I had varying results with the outdoor settings. The only difference is a damping-down of the flash (used indoors, the 'clear' setting gave a very moody-looking dark shot). I took a picture of a willing model in full morning sunlight on the 'fine' setting and found he almost disappeared into the white wall background.
I got a better result with the 'cloudy' setting - same model by the same wall the next day, when it was overcast. But there was still a lot of bleaching in evidence. There isn't much to choose between the 'fine' and 'clear' settings - the former is for 'bright' conditions, says the manual, and the latter for 'very bright'. It seems superfluous to have both, and I would have been happy enough with just three settings - indoor, cloudy, and bright.
The camera by its nature requires a lot of trial and error, but I'd suggest night shots are going to have the most consistent results while outdoor will be more hit-and-miss. Results are good whether you take vertical or horizontal shots (vertical is the default), and focus is always good; close-ups don't come out so well (and you run the risk of blinding your subject - risky when your subject is a large, irritated dog), but this will surely provide plenty opportunity for comedy.
I got good results in general from a trip to a festival, where the appearance of the 300 was always greeted by a chorus of "oh, I thought they'd stopped making them". To say it's a conversation piece is an understatement. A shot of a gig taken in a shady tent with the indoor setting came out well, and one shot of some festival-goers on the same setting in a very dark tent later came out perfectly.
A couple of daytime shots proved that the fine and clear settings don't always lead to a bleachfest if you avoid full sunlight (one shot taken from the top of a ferris wheel in the middle of the day was unusable because of this). And yes, the Thelma & Louise-style arm's-length self-portrait is possible too.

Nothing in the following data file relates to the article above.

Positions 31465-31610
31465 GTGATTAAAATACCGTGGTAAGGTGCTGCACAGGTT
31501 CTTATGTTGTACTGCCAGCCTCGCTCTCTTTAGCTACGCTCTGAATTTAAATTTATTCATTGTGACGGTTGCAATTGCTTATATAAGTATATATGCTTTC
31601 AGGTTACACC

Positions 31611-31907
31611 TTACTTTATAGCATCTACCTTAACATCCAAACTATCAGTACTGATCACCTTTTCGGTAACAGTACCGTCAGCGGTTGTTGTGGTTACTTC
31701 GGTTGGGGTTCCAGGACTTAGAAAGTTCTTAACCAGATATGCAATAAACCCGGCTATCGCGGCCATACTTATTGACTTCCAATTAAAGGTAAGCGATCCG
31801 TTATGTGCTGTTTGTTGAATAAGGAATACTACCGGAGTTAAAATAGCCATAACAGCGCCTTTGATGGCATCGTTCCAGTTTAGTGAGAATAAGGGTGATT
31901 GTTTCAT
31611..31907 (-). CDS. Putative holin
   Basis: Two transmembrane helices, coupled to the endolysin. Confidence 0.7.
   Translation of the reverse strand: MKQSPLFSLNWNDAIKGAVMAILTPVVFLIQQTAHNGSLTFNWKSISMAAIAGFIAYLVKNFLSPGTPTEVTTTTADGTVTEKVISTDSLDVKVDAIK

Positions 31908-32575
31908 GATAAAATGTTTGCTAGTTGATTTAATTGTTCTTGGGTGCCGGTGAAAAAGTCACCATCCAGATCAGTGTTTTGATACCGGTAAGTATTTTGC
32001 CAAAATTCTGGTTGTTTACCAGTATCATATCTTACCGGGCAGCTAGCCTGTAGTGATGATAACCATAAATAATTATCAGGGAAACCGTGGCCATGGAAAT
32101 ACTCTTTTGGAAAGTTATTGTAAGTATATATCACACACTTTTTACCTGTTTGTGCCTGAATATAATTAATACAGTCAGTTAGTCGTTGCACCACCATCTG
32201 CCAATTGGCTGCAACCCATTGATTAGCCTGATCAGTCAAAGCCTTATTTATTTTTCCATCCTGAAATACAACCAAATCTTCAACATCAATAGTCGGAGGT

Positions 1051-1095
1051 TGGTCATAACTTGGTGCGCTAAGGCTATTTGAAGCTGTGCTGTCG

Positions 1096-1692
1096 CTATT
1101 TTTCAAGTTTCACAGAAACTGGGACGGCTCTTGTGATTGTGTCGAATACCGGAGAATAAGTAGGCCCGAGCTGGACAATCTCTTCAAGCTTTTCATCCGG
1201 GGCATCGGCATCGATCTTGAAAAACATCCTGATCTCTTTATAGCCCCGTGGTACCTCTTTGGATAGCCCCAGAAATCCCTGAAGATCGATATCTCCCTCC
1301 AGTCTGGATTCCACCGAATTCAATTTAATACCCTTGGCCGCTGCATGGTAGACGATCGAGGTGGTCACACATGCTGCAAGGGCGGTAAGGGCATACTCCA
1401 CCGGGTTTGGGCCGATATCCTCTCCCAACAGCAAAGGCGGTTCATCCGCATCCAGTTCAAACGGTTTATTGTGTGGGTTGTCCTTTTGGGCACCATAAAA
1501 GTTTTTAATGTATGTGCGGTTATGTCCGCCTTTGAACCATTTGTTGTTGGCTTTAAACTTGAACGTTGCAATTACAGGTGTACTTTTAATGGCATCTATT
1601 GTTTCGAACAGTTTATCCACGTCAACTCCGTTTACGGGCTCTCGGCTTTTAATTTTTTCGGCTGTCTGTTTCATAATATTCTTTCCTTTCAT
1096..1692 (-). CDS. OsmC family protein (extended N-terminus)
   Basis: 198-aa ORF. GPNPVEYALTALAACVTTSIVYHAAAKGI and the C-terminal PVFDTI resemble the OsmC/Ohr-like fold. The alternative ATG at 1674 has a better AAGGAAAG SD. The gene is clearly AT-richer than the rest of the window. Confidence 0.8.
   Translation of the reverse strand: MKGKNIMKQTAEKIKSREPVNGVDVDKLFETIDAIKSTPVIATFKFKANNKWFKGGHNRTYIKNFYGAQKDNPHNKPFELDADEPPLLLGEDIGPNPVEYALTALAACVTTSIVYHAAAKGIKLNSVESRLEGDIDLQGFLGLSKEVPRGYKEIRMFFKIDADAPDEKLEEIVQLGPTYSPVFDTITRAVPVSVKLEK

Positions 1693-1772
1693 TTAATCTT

The counter did let me down once, cheerfully informing me I had six shots left when in fact the film was spent, necessitating a lot of bothersome clicking before I could change it. It may be best not to rely on it, and instead remember to count to ten - although it worked fine for the second film I used.
Next page: Individual Sample Images
No.... what I am saying is......
that if you have, say £50 to spend on a camera, a 35mm camera will produce better quality pictures than a £50 digi.
I am not talking about TCO [total cost of ownership] or digitals ability to share / email / upload etc. But, when you look at the capability of film, the depth and resolution you get, the ability to capture detail almost limitless zoom, digital is not as good as film.
For a lot of people, digital is /fine/, but that does not negate the fact that film is superior to digital.
What they need to do is combine a digital camera with a built in inkjet printer. That way you can select which photos to print, and have digital photos for adding to facebook, etc. Plus even with the high cost of inkjet inks, it would be vastly cheaper per print.
I've had a polaroid in the past, always seemed expensive compared to 35mm and some of the prints died after 5 years or so, like the memory of the event they fade away into nothing. Then again Mum has prints of me as a child so they can last in some cases (and some I wish would fade from the "stop mum showing old photo's of me" point of view.)
That said this seems like an Retro version of facebook. Take pictures of mates whilst drunk, pass around a week later. No annoying data retention and very little chance for your boss to "accidentially" end up seeing how bad you were.
Still a lot of money per print for what it is though,
As I remember
the only use anyone put a Polaroid to was for taking naughty pictures with your girlfriend. The kind you couldn't send to the developers. The 70's equivalent of sexting.
They could offer that as a special firmware version
Review and delete buttons disabled, no frozen image in the display after you've taken a pic, no "best shot selector" option, 36 pics max (or 12 for the real pro) after which the camera simply goes into standby for a minute or so, and maybe 4 frames/sec max in motordrive mode.